ASE Guidelines—The 2014 Perspective

Benjamin F. Byrd, III, MD, FASE

During my year as ASE President, I’ve observed with great interest the process of taking ASE’s Guidelines from concept to publication. These documents not only provide the foundation for the daily clinical practice of echocardiography worldwide, they are really at the core of our Society, underpinning our educational products, apps, webinars, and courses. They are a key element of JASE , as well as our global outreach and humanitarian efforts. The ASE Guidelines are widely cited and used all over the world. For instance, the “Recommendations for Chamber Quantification” document published in 2005 has been cited over 3,780 times! And, an update is on the way this year.

ASE wants to write Guidelines which are significant and long-lasting. Therefore, the two words that best describe the process of guideline development are “collaboration” and “consensus.”

“If you want to go fast, go alone. If you want to go far, go with others.” — African proverb

ASE is currently collaborating on recommendation documents with quite a variety of partnering societies. Recent collaborations have been with the European Association of Cardiovascular Imaging, American College of Cardiology, American Heart Association, Society of Cardiovascular Anesthesiologists, American Society of Clinical Oncologists, Society for Cardiac Angiography and Interventions, American Society of Nuclear Cardiology, Society for Cardiovascular Magnetic Resonance, and Society of Cardiovascular Computed Tomography. In addition, ASE is currently partnering with a large group of medical societies worldwide on the development of recommendations for focused cardiac ultrasound. We have appreciated the opportunity to collaborate with and learn from each of these societies.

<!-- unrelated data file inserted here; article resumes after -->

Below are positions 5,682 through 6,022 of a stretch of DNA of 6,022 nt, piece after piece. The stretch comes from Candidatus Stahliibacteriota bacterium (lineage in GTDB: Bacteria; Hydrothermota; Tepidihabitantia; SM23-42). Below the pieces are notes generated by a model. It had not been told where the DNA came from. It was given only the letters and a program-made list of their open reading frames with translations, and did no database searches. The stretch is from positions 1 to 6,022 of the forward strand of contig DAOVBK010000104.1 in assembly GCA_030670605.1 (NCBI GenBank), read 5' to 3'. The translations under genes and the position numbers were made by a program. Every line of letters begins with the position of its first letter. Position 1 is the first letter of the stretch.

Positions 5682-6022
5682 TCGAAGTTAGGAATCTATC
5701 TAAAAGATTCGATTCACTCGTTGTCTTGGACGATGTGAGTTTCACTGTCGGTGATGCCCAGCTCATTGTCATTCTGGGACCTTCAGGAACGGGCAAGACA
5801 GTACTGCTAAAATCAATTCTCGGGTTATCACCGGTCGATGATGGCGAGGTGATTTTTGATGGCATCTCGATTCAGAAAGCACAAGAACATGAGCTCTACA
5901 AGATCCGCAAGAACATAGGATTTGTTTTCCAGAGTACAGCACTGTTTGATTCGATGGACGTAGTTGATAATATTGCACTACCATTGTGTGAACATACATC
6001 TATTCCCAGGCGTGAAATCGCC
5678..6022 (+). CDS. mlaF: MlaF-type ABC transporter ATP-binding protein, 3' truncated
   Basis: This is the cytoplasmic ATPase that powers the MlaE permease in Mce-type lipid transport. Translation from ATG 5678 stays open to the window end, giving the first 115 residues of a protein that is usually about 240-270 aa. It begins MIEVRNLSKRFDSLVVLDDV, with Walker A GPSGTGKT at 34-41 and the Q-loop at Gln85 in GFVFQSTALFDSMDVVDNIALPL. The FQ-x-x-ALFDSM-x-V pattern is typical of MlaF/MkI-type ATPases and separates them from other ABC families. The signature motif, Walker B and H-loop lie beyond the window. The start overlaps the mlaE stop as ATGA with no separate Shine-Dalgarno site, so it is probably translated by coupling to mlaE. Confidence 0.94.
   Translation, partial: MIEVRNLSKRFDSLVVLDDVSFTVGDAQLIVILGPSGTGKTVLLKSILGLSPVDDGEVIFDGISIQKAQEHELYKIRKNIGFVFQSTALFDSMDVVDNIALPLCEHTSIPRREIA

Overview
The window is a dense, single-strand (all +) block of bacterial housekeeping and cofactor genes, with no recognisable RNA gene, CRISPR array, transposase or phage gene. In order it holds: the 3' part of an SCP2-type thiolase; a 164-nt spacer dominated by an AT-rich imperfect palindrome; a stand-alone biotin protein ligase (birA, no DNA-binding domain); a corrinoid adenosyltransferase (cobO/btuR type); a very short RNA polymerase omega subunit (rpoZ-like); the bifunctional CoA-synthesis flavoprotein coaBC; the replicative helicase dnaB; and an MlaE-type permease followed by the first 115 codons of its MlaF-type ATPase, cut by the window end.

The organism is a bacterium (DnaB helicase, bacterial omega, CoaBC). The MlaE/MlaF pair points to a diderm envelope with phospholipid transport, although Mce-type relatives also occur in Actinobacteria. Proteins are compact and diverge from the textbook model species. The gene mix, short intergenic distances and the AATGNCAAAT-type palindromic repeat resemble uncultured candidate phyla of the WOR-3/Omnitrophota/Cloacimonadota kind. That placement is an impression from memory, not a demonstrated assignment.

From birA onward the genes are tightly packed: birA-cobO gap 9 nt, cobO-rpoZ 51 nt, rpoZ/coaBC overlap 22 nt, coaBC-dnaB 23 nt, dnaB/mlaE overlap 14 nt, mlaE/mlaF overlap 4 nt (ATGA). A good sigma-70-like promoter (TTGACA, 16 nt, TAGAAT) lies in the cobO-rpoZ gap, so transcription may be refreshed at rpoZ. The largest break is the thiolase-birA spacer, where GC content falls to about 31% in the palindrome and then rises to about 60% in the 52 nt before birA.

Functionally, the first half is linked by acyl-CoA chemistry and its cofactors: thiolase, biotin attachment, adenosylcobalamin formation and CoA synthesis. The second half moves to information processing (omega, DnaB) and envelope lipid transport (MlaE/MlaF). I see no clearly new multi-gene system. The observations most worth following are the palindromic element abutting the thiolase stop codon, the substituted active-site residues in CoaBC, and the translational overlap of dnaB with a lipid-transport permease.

In some collaborative efforts, ASE takes the lead. For others, especially those topics broader than echocardiography alone, we participate to give echocardiography a voice. We recognize that, more often than not, collaborative efforts provide expanded perspectives, greater visibility, and wider acceptance for a Guideline document within the medical community. This broader base results in greater standardization of patient care wherever echocardiography is used. For the same reason, our website’s Guidelines page ( ) is open-access and thus available to all members of the global medical community.

This leads to the importance of achieving consensus in writing ASE Guidelines. At ASE we use the term “guideline” for evidence-based recommendations (science and data clearly support the recommendations) and “expert consensus” when sufficient data may be lacking for a guideline but an expert opinion is needed. For each document commissioned by ASE, one of the first steps is to gather a diverse group of experienced practitioners/academics and then create an environment that gives them the opportunity to “talk it through.” Mixing experts from various imaging practices, different continents where practices may vary, and noncardiologists with cardiologists often results in lively debate while working to achieve consensus.